Patients with rectal cancer managed conservatively following a complete response (CR) to chemoradiotherapy (CRT) achieve similar rates of disease control as those who undergo rectal resection, research shows.
After a median of 28 months' follow up, just six of 32 patients managed nonoperatively had a local recurrence (LR).
All six patients were controlled with salvage rectal resection with no further evidence of disease recurrence.
"Our experience confirms that in well-selected patients, the 'watch and wait strategy' is readily accepted by patients and appears to have good intermediate-term results," report Philip Paty (Memorial Sloan-Kettering Cancer Center, New York, USA) and colleagues in the Annals of Surgery.
Paty and colleagues reviewed the outcomes of patients managed with selective nonoperative management after a clinical CR to neoadjuvant therapy.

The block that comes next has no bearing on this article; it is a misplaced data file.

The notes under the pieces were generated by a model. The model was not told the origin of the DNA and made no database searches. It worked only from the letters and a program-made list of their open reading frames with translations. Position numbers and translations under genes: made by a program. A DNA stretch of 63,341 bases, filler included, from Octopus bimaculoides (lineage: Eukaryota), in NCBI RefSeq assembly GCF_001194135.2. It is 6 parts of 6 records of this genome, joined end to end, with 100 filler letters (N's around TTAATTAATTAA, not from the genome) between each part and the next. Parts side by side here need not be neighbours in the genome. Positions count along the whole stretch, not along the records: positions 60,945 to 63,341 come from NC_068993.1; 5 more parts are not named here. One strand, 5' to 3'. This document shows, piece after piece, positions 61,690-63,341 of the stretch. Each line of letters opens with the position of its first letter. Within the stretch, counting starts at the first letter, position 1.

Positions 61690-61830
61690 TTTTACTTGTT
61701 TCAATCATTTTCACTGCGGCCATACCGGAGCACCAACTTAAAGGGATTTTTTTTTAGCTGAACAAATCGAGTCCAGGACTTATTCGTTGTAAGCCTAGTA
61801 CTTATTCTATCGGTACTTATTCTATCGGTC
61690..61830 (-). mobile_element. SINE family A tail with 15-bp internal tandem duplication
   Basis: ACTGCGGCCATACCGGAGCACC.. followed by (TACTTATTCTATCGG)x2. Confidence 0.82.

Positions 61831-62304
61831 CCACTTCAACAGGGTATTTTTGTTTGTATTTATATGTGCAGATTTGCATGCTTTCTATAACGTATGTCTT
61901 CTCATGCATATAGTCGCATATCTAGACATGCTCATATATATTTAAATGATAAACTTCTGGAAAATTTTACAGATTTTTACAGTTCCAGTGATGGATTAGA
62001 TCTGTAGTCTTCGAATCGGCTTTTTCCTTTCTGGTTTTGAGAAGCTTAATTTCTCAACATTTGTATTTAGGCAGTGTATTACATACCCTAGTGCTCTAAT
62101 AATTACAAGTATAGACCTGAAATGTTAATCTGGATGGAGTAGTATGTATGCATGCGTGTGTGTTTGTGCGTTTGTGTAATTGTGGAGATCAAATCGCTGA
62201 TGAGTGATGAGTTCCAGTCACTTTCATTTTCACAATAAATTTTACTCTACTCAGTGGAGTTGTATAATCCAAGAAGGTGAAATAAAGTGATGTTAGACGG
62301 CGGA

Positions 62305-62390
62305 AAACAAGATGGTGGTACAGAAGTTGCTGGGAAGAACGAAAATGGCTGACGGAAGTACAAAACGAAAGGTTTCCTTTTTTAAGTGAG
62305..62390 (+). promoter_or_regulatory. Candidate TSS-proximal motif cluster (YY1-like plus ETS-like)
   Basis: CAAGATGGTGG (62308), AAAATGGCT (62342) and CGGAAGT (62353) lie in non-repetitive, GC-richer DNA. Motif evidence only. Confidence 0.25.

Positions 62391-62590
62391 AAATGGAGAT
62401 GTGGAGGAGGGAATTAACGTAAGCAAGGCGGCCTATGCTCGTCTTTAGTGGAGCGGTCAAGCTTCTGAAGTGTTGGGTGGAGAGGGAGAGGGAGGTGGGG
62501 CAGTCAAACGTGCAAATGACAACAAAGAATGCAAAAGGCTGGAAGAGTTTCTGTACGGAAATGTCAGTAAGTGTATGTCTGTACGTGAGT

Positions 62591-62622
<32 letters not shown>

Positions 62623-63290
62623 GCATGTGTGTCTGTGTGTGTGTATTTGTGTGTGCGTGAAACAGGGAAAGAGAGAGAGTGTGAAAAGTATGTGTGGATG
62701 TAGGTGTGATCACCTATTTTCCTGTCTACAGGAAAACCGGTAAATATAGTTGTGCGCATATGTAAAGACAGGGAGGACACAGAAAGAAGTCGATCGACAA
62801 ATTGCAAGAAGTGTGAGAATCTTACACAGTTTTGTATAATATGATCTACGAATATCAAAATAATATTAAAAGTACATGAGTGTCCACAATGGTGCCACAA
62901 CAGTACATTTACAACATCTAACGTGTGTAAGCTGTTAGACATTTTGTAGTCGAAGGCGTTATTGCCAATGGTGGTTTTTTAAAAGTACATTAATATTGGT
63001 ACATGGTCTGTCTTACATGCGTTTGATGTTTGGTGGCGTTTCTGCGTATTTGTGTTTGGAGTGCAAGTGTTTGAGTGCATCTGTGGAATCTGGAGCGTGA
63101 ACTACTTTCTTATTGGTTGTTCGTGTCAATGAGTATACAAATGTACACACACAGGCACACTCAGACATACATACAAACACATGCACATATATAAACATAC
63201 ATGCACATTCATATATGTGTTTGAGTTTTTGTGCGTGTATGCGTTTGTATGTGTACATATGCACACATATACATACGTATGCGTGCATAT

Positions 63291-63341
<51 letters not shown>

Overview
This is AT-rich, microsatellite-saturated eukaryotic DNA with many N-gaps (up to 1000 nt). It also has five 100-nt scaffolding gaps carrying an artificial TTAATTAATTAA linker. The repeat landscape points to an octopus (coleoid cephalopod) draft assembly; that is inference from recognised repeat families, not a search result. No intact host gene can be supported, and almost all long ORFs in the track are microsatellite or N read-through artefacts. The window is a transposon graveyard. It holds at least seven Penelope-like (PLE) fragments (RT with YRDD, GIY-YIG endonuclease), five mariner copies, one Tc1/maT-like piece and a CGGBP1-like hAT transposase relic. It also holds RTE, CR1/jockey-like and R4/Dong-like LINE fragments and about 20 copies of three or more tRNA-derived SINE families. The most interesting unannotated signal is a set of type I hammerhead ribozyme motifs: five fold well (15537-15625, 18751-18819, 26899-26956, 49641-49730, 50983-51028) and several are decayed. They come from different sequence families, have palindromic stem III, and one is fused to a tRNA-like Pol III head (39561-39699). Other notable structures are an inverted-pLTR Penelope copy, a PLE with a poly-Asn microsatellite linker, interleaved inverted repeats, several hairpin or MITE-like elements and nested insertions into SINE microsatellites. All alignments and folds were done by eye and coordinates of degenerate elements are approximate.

Thirty-two patients were managed medically following CRT. The outcomes were compared with 265 patients treated with neoadjuvant therapy and rectal resection.
The nonoperative management was "presented as a departure from standard management, and was not done under the direction of a standardized policy," write Paty et al.
The decision was influenced by advanced age, severe medical comorbidity, or strong resistance to surgery on the part of the patient, mainly a desire to avoid the long-term morbidity of a rectal resection.
Compared with the six recurrences among the patients managed without surgery, there were no LRs among those who underwent rectal resection following CRT.
The data suggest that the critical timeframe for an isolated LR is in the first 14 months after CRT, say the researchers.
Overall, 2-year disease-free survival was 88% in the nonoperative group and 98% in the conventional surgery arm, a nonsignificant difference.
Rates of overall survival did not significantly differ between the groups, at 96% in the nonoperative arm and 100% in the surgery arm.
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